It’s about freaking time! Women have been reporting changes in their menstrual cycle after receiving the COVID vaccine since the initial rollout.
Back in April, The Lily first sounded the alarm that women were experiencing changes to their menstrual cycle after receiving the COVID vaccine. They reported earlier periods, heavier flows, more painful cramps, and irregular periods. The article links to an early Twitter thread where women were discussing the changes that they noticed to their cycle.
Fast-forward five months and the National Institute of Health has announced that it will conduct a $1.67 million study to investigate possible effects on the female reproductive system.
They’re just looking into this now?
Hasn’t the Pfizer shot been administered to millions of women and teen girls already? Doesn’t this seem like a relevant issue?
The one-year NIH study will have half a million participants and will include “teens and transgender and nonbinary people.”
The approximately yearlong study will follow initially unvaccinated participants to observe changes that occur following each dose. More specifically, some groups will exclude participants on birth control or gender-affirming hormones, which may have their own impact on periods.
“Our goal is to provide menstruating people with information, mainly as to what to expect, because I think that was the biggest issue: Nobody expected it to affect the menstrual system, because the information wasn’t being collected in the early vaccine studies,” said NICHD director Diana Bianchi in a statement to the Lily — reportedly crediting their early coverage for helping to make the NIH aware.
Source: New York Post
“Menstruating people” she says and expects to be taken seriously.
The funding was fast-tracked because Bianchi said that the NIH was “worried this was contributing to vaccine hesitancy in reproductive-age women.”
Well, duh! Thousands of women have been reporting issues with their menstrual cycle since February and there is no data or study into it but you want them to get the vaccine anyway? Some women would naturally be concerned about their reproductive health.
“We’re just going to study the effects now, and there’s no long-term data, but get the jab anyway!”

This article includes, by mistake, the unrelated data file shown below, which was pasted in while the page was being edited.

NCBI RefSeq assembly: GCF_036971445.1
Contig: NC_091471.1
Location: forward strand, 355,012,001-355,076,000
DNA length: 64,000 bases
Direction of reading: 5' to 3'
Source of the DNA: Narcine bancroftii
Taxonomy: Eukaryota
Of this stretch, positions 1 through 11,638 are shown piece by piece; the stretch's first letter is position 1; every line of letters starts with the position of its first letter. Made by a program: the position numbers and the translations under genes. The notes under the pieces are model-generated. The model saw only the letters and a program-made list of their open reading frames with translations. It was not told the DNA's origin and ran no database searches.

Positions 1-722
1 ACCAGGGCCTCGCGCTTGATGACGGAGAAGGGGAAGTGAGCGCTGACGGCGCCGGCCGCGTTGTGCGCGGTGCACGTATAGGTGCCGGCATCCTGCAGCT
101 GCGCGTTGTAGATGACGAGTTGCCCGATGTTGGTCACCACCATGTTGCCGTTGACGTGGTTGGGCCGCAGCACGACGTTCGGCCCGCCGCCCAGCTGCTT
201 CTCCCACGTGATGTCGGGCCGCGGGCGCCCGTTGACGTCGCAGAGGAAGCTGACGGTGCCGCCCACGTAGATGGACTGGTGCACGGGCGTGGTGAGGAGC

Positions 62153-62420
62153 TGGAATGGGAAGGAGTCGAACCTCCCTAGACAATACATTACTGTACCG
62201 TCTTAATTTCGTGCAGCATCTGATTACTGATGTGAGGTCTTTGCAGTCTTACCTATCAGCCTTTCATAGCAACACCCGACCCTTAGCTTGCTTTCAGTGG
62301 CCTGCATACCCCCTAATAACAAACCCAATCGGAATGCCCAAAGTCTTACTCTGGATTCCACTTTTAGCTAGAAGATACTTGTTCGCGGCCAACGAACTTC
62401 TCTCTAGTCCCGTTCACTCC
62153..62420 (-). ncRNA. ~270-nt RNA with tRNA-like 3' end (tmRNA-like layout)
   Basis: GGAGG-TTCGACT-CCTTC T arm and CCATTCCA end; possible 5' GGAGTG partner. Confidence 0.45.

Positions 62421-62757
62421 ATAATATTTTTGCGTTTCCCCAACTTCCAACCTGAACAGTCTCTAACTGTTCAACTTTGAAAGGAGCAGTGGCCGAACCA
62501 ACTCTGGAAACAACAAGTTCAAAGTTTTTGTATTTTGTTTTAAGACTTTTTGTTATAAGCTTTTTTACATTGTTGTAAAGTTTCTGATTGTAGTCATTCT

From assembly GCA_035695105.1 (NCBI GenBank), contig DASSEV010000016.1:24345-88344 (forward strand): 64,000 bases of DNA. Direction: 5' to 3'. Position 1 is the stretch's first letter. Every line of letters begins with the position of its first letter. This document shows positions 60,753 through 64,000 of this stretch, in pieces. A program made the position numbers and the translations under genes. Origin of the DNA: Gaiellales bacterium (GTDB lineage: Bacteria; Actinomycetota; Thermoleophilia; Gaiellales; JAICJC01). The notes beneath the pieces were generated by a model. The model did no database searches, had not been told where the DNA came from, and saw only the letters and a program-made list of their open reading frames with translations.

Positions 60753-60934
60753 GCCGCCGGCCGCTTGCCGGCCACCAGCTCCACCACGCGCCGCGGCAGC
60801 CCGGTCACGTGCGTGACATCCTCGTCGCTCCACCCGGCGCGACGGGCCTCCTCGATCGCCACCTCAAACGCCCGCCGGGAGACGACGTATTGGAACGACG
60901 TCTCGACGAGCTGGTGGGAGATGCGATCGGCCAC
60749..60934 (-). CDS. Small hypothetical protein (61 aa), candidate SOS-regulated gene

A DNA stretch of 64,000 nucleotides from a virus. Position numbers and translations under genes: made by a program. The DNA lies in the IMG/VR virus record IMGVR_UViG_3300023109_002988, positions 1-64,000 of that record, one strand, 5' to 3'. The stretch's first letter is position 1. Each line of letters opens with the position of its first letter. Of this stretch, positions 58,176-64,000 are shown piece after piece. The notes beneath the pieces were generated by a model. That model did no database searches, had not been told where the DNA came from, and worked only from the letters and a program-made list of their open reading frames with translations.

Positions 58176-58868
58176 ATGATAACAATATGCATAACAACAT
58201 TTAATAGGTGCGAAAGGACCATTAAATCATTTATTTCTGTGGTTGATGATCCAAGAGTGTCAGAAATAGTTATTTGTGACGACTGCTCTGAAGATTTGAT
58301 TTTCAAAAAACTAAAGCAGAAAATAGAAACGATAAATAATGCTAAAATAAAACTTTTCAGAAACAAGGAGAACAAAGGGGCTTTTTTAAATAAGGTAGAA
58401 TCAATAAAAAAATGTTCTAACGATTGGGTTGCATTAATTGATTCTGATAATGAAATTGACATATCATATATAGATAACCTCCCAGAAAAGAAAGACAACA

These “experts” don’t understand how people work, do they?
Back in February, a CDC study showed that women were more likely to report side effects from the vaccine than men. Although roughly 61% of the vaccines were given to women in that first month, 79.1% of the side effects reported were experienced by women.
Women seem more likely to experience COVID-19 vaccine side effects than men, according to a study published February 26, 2021, by the Centers for Disease Control and Prevention (CDC).
After looking at the first 13.8 million doses administered (between December 14, 2020 through January 13, 2021), CDC researchers found that 79.1% of side effect reports came from women.
Common side effects included headaches, fatigue, arm soreness, and dizziness.
While rare, women were also more likely to have anaphylactic reactions to the vaccines, according to recent CDC data published in the Journal of the American Medical Association (JAMA). All 19 of the reported anaphylactic reactions to the Moderna vaccine occurred in women, as did 44 of 47 anaphylactic reactions to the Pfizer-BioNTech vaccine. (Rare instances of anaphylactic reactions have also been reported from the Johnson & Johnson vaccine, but the JAMA report only looked at shots administered when Moderna and Pfizer were the only two vaccines authorized.)
Source: Very Well Health
Experts say that it’s because the female immune system responds differently to certian vaccines. The left will probably say that is “transphobic” but those people are actually anti-science and are not to be taken seriously.
We’ve been told by the medical experts that the vaccines don’t have any effect on the reproductive system and suggesting that it might is a “conspiracy theory.”
But it appears that they don’t really know. They didn’t bother to check. If they did, why are they suddenly studying it now?
It should be noted that the CDC says that the vaccine doesn’t affect fertility and notes that women have become pregnant after receiving the shot and that there was no increase in miscarriage after vaccination.
But then, the CDC has been very busy flip-flopping on masks, herd immunity levels, and overstepping its authority by banning evictions, so it’s difficult to trust the “medical experts” these days.
If the general public is having difficulty believing “the experts” and “the Science” it’s really the fault of “the experts” who have been undermining their own credibility for a year and a half now.